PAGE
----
Some sports fans claim NASCAR is rigged by pointing to events over the years that seem to be fit for a Hollywood movie. These events range from favorable calls to manipulating races, which may leave new fans wondering if NASCAR is rigged.
NASCAR is not rigged. While it sometimes appears scripted and rigged, with so many events, it’s fair to argue seemingly scripted events are coincidental, and NASCAR did not fix an outcome. It’s highly unlikely that events could be rigged, with around 40 cars being involved in each race.
Below, we will discuss whether NASCAR is scripted to allow favorable outcomes for drivers they feel will bring in money and ratings. We will explore the most prominent events from the 1980s to the present-day and debate whether or not NASCAR is in fact rigged.
NASCAR has a long history of coincidences that have led some to believe the sport to be scripted. And one such instance occurred at the 2022 Daytona 500 when Austin Cindric, who drives for Team Penske, won the race on Roger Penske’s 85th birthday. A pretty weak claim, but a claim nonetheless.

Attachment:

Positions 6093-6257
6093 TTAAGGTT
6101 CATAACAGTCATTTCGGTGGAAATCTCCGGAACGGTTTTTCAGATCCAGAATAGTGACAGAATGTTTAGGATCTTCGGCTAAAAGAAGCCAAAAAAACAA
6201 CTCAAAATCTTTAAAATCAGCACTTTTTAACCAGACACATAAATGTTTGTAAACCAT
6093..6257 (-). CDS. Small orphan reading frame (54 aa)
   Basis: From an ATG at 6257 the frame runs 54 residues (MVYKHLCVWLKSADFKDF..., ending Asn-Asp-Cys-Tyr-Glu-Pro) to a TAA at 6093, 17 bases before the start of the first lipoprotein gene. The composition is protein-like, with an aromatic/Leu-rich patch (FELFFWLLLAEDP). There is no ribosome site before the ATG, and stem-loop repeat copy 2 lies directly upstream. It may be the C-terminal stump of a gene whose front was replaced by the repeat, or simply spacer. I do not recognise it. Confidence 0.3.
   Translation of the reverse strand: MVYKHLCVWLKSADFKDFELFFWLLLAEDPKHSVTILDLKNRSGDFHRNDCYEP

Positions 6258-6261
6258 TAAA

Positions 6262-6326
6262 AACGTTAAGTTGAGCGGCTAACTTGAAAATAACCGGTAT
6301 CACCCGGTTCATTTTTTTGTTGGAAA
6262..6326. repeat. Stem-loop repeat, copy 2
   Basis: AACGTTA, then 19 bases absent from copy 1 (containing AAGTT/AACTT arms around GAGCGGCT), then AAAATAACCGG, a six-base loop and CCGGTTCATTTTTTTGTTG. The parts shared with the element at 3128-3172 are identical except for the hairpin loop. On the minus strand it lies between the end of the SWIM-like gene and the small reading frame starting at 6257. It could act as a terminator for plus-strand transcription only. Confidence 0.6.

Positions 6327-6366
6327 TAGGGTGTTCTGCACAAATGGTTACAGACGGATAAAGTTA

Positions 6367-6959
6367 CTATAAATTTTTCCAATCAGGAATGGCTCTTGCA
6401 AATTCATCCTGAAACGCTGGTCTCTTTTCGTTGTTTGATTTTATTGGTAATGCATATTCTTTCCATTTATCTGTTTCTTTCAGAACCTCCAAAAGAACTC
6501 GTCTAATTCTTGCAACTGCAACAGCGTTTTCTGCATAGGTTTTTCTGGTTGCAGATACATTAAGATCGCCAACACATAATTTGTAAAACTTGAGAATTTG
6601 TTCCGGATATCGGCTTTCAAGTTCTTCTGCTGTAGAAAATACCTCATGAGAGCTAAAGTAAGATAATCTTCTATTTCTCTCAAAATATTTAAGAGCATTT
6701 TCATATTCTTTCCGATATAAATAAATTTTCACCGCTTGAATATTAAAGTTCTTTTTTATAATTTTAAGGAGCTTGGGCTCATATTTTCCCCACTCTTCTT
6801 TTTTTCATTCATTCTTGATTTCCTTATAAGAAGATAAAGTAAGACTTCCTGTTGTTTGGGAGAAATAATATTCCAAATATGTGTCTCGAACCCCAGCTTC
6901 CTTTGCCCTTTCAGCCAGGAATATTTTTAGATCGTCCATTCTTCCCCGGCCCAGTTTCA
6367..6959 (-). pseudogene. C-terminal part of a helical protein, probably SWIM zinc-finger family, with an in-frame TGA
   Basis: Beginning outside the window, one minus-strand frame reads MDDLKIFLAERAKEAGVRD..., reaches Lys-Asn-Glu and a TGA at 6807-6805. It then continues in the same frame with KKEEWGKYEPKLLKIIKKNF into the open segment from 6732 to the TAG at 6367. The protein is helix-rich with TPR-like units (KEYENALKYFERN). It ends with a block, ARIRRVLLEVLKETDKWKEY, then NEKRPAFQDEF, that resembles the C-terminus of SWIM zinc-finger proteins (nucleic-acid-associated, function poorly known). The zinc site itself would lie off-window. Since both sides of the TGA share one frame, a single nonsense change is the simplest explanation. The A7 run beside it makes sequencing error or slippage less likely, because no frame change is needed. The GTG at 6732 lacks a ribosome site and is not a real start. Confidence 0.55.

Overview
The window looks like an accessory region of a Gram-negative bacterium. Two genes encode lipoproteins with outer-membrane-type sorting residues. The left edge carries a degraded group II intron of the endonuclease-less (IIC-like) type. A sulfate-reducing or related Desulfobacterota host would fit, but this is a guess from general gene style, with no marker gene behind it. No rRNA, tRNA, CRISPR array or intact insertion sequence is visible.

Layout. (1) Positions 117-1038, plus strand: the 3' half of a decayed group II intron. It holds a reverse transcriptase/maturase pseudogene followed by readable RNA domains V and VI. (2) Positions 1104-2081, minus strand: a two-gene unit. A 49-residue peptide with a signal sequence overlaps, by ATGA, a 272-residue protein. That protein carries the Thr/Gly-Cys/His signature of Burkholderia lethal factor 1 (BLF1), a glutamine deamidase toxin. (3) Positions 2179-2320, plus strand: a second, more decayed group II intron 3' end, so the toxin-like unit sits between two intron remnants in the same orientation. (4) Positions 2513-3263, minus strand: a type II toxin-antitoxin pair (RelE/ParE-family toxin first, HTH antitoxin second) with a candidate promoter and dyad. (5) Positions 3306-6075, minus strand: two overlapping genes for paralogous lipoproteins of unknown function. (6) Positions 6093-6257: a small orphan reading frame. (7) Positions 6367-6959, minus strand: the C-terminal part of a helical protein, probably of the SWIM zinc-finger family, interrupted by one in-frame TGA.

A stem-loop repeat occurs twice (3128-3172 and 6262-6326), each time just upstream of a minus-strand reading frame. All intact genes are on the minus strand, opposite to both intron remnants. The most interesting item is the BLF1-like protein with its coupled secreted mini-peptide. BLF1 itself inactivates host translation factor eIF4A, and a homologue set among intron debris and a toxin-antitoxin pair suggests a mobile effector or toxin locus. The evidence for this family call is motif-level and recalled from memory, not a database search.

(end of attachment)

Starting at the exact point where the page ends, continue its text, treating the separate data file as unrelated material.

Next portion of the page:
Another coincidence came in July 2001 when Dale Earnhardt Jr. won the Pepsi 400 at Daytona just months after his dad, Dale Earnhardt, died on the final lap of the 2001 Daytona 500. Dale Jr. also brought back the Number 3 car for cameo appearances at the Xfinity Series level and won two races in it.
Fans point to the above events as scripted. However, the most notorious of these events in recent memory came at the conclusion of the 2020 NASCAR Cup Series finale.
In the 2020 NASCAR Cup season finale at Phoenix, Chase Elliott won the race and the championship. NASCAR, which has struggled to bring in viewers and money throughout the 21st century, would have benefited more from Chase Elliott winning the NASCAR Cup.
Chase Elliott won NASCAR’s Most Popular Driver Award annually since 2018. His dad, Bill, won the award a record 16 times. Further, a championship for Chase would draw interest since he and Bill would be the third father-son duo in history to win the NASCAR Cup.
In October 2020, many fans paid particular attention to the fact that NASCAR admitted to missing a call that would have penalized Elliott at the Kansas Speedway. Elliott’s championship at Phoenix also symbolized a “passing of the torch” since it was seven-time NASCAR Cup champion Jimmy Johnson’s last race.